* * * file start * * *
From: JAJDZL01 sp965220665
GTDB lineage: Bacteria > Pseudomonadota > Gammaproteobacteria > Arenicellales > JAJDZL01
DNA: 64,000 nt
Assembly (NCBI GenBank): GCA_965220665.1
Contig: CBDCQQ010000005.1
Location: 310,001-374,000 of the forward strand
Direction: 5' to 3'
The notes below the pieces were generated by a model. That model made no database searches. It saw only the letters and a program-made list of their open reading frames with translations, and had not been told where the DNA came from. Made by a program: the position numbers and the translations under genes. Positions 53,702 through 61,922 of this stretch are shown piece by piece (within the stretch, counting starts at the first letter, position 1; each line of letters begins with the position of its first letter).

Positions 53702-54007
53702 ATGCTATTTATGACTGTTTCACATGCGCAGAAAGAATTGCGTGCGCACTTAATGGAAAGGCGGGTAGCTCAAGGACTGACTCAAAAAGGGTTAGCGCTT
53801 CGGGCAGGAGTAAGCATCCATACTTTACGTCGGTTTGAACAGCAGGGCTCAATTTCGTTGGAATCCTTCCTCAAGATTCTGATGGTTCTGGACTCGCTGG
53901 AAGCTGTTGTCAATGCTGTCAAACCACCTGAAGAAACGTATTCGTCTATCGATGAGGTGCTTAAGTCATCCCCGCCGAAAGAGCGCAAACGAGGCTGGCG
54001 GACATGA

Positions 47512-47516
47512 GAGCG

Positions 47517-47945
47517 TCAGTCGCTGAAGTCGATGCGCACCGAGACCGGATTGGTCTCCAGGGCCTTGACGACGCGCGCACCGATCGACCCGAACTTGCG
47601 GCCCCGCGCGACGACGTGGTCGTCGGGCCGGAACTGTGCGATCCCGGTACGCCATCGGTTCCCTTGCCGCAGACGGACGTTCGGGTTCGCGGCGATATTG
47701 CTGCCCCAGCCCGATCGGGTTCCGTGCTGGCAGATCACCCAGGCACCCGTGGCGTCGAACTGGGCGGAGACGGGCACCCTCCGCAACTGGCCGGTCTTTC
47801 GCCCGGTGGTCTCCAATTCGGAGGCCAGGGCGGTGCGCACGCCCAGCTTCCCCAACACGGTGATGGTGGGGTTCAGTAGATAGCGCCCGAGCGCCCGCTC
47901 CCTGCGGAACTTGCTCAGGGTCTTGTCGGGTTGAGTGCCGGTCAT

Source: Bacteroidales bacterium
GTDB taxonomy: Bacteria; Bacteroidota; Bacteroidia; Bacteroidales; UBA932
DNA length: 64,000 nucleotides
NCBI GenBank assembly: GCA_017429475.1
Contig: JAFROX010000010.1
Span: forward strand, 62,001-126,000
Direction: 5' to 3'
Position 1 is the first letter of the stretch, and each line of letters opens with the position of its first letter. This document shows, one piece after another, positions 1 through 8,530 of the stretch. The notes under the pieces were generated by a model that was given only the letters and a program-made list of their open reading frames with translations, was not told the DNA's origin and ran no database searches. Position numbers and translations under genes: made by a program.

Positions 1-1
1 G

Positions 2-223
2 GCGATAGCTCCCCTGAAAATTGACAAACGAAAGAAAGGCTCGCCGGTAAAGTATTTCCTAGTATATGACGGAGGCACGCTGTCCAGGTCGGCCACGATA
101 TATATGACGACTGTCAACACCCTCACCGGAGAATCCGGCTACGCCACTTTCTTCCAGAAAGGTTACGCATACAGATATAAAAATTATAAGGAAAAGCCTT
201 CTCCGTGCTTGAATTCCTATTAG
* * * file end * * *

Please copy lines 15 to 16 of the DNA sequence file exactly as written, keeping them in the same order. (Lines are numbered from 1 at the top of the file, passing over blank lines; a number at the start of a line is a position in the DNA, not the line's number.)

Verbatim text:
47512 GAGCG

Positions 47517-47945